Units for $200K Profit = (GOAL SEEK / CM) + BEP (Units) = $200,000 / $15.25 + 656 Units = 13,114.75 Units + 656 Units = 13,770.754 Units

Revenue Goal =  Units Sold Goal x SP = 13,771 x $69 = $950,199

At this point, our break-even analysis has established that with a $69 sales price and $15.25 contribution margin, we will need 13,771 Units and $950,199 in revenue. This is helpful for business planning and establishing that you have enough inventory.

How to use the break-even formula with multiple products

As you research break-even analysis, you may find that it works best with a single product. Most companies sell more than one product, though. While this does not impact the fixed costs, it will impact the sales price, sales volume, and variable costs.

There are several ways to deal with these challenges, and we’ll discuss them below.

Adjusting Sales Price Based on Multiple Products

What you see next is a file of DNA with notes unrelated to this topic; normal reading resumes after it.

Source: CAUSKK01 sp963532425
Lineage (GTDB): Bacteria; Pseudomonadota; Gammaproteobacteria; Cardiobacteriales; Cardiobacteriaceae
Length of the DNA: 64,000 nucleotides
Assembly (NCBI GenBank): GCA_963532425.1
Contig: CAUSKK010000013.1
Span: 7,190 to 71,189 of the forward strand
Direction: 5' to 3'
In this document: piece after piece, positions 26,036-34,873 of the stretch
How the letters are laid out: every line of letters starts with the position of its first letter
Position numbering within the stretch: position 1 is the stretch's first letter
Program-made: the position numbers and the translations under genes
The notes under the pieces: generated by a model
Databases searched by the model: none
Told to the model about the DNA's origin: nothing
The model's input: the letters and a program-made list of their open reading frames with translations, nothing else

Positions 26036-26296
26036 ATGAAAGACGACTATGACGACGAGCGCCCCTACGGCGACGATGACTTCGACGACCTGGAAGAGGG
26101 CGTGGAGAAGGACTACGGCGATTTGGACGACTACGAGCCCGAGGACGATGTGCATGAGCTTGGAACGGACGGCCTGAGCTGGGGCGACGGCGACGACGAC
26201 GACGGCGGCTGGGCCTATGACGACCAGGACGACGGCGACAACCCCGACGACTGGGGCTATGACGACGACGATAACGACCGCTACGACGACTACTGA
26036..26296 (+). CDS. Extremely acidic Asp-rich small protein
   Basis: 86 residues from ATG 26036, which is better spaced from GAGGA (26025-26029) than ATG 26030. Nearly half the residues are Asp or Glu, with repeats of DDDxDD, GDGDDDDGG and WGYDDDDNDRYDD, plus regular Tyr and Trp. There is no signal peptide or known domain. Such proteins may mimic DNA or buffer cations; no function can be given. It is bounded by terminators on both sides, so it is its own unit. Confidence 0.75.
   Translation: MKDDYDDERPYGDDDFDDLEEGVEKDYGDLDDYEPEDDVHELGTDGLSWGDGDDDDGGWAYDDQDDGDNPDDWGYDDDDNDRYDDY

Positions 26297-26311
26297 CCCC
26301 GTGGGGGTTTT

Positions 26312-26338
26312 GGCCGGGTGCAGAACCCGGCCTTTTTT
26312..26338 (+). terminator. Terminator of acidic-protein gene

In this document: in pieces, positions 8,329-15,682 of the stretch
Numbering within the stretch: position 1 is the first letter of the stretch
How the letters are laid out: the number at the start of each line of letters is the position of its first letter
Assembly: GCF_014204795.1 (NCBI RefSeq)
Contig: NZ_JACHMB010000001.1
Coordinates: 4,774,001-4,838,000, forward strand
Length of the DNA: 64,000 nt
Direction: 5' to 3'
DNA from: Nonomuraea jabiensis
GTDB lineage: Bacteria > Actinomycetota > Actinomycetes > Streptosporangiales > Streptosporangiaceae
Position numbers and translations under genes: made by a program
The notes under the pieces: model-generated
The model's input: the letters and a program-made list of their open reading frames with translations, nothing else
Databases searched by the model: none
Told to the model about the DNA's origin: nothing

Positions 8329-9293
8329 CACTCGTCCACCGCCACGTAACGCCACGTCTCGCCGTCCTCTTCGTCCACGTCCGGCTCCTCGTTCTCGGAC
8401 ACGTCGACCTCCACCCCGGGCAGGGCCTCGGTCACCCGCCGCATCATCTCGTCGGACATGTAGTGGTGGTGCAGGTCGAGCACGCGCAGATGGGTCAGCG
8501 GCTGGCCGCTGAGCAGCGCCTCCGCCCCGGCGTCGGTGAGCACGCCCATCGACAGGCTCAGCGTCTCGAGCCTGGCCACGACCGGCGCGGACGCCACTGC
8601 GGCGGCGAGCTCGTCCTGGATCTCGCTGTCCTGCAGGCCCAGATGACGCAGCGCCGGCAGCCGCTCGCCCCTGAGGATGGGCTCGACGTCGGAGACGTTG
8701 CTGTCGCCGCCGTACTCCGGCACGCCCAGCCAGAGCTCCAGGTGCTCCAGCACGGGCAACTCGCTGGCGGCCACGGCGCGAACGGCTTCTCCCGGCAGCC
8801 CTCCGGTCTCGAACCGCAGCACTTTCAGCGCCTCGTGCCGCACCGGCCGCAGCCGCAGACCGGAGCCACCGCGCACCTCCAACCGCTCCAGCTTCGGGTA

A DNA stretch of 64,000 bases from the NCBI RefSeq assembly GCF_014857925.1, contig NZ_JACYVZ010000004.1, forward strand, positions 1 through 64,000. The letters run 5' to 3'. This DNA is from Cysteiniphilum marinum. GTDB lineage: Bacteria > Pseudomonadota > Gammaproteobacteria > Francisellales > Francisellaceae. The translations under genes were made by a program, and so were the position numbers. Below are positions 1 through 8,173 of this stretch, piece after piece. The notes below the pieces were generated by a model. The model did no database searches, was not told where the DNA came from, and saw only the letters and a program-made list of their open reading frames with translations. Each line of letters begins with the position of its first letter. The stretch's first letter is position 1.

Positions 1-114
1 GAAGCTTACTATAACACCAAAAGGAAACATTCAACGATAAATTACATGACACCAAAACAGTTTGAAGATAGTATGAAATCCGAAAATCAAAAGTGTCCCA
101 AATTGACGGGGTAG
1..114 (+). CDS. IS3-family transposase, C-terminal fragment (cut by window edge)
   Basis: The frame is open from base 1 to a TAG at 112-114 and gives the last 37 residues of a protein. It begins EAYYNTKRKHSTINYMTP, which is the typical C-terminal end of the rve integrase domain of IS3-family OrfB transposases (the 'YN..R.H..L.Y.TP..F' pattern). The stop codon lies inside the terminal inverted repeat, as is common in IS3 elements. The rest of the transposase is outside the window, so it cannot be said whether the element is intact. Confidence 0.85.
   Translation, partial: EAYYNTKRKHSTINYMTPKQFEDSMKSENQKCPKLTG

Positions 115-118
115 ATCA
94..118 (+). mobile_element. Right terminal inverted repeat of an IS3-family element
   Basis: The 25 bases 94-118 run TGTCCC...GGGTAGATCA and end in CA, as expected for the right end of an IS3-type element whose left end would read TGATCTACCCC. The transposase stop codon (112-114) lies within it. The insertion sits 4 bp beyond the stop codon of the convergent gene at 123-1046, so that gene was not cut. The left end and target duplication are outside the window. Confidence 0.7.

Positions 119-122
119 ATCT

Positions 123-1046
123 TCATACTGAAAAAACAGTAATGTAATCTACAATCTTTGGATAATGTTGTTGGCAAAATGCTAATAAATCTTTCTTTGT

Best price concept

There are several ways to adjust the break-even analysis based on different sales prices. These are the two easiest ways:

  • Formula 1: When you’ve already made sales

Total Revenue / Total Number of All Units Sold = Average Sales Price Per Unit.

  • Formula 2: When you are forecasting using industry averages

Weighted Average: SP1*(Units 1 / Total Units) + SP2 *(Units 2 / Total Units) + SP3* (Units 3 / Total Units)…SP999* (Units 999 / Total Units)

The first equation is easiest to use if you have the actual sales dollars and the number of products sold, so they are easy to calculate. The second equation is more useful when you don’t have total revenues and specifically focus on forecasting. 

For instance, with over 50 years in the clothing industry, The Adair Group estimates the distribution of hoodies bought as

  • L: 30 percent
  • M: 28 percent
  • XL: 20 percent
  • XXL: 12 percent
  • S: 7 percent
  • XXXL: 2 percent
  • XS: 1 percent.

Those numbers make it so you can accurately estimate the sales price per unit for multiple products if you have a different selling price for each.

Variable Costs

A business’s break-even point will be impacted by the variable costs, and when you are selling multiple products, you have a few ways of dealing with this:

1. Divide Total Variable Costs by the Total Units Sold if you have a history of products sold.
2. Use a weighted average based on buyer behaviors. The formula would be (%1*VC1) + (%2*VC2) + … + (%999*VC999) = Total Weighted Cost.